• I need to give my husband some tools to help him deal with my daughter.
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JOURNAL ENTRY #2

Against My Better Judgment

So, here’s the thing… I’m going to begin actual challenges soon, but I have to decide on what to start with. I don’t want it to be so difficult that I can’t maintain it, right? We need some moderate success so we can all feel encouraged. So, I’m taking suggestions. What natural remedy, coping or management method should I start with? Something dietary? A supplement? Exercise? Spiritual? Organizational? What ideas do you have folks? I do have something in the works, that I’ll blog about shortly… something very promising, I think, but it’ll take a couple weeks to get results and start the treatment, so we need something in the meantime.

A run down… yesterday was utterly unproductive, but not uneventful. Woke up and one of the children decided to argue with me about their school clothes. SMH. Oh, I was mad. Here I was thinking, I’m gonna do good today, no snapping, and first thing in the morning, somebody wants to be a little s$@t and have an attitude, lol. So I snapped, but not too much. Afterwards, I felt bad, and actually apologized to my daughter. I rarely apologize to children when I snap. I think it’s because I feel like they’ll get the upper hand or feel like since my reaction was over the top, theyre actions were ok. Um no. The other part is embarrassment and shame. But this time, I thought it over and apologized and told her, let’s not make ourselves out to be enemies and voila! all was well. LOL. Gotta apologize more often!

In retrospect, I realize that I *should* apologize when I lose my temper, even if the child is wrong. It’s teaching them a lesson in humbleness and they learn more from what we do than what we say. So, I’m going to try to be more apologetic when I do lose control or go overboard… maintaining that their actions were STILL wrong, but that every action deserves and equal or opposite reaction and mine was over the top.

Against my better judgment… and then my day disappeared behind a computer screen and a button machine. Now, here’s the thing. I didn’t feel manic. I didn’t feel driven and wildly obsessive. I just thought to myself (against my better judgment) y’know, I’d like to do *this.* Yeah, I have a grip of other stuff to do and this is unnecessary, but I *feel* like doing this. So what happened? No shower, no breakfast, almost no prayers, no exercise, no journal write. Nothing. I spent the day making Animal Alphabet Stacking Magnets for my daughter.  Mind you, they are awesome and I DO sell them (lemme know if you’re interested), but my day went all to hell and I did next to nothing.  Ok, add Facebook to the mix and that’s a more honest portrayal of my Friday.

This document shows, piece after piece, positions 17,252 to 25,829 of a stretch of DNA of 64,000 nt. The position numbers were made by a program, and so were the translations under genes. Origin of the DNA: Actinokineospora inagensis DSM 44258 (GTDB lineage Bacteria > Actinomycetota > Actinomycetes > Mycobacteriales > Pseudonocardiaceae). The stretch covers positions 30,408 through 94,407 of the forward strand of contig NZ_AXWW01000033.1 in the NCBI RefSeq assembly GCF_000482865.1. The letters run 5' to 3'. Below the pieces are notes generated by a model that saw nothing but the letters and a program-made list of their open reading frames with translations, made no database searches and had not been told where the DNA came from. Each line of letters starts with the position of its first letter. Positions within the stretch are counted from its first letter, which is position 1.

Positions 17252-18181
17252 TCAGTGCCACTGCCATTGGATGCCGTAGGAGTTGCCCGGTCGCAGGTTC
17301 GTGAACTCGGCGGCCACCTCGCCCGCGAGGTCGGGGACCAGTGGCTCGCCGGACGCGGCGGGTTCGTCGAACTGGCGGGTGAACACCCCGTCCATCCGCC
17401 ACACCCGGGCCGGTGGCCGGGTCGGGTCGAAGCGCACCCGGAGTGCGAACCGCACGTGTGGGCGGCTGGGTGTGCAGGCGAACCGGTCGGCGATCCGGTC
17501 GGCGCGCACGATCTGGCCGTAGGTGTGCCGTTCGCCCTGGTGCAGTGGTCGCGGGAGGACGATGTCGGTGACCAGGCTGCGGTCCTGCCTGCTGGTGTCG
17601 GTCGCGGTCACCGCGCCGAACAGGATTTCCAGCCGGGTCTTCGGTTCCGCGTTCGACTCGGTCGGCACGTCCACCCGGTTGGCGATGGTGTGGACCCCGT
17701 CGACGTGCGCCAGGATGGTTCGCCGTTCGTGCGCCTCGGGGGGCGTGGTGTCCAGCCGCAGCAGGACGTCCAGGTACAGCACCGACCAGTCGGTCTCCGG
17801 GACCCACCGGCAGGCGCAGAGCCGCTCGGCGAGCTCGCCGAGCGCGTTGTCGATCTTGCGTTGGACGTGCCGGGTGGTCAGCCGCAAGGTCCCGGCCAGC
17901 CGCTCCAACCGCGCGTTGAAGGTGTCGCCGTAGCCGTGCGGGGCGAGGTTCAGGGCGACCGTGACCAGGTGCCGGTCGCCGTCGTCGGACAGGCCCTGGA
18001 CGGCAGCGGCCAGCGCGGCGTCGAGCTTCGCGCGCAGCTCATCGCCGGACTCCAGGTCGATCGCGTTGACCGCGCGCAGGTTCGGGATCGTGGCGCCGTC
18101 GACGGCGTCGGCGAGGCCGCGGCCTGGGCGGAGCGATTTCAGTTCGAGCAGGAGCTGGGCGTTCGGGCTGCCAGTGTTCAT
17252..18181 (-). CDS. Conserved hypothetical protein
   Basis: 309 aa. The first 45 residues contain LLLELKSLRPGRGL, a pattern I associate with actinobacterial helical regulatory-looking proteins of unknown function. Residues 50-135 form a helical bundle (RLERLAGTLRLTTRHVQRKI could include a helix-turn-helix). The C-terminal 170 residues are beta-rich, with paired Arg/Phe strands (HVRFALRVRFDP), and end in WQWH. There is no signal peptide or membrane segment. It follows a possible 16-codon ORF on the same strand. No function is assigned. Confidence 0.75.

So when is it obsession? When is it normal? You don’t always feel *crazy* when you get off track, you don’t always feel *enraged* when you argue or *suicidal* when you’re sad… so what’s BP and what’s just me? I made a conscious decision to waste most of my day away, even though I KNEW it was a bad decision and I was gonna miss deadlines, etc. What happened to my better judgment? Is this a symptom of BP even though I felt perfectly normal and my thought process seemed clear/uninfluenced? Where do we draw the line and who do we blame, ourselves or BP? 

It’s a mystery… a MYSTERY! (OK, sorry Yo Gabba Gabba moment, lol) But seriously, what about you? Where do you draw the line?

Mood Tracking:

September 7th, 2012
Neutral –> Annoyed –> Irritated –> Neutral –> Focused –> Calm–> Angry –> Apathetic –> Neutral
(Angry->Apathetic->Neutral were the result of an event that I’ll detail in the nest post)

Lessons Learned:

  • Being apologetic is a means of taking responsibility for my actions.
  • Choose your battles. Kids are going to try to annoy you, take control of the situation by being more nonchalant and less confrontational.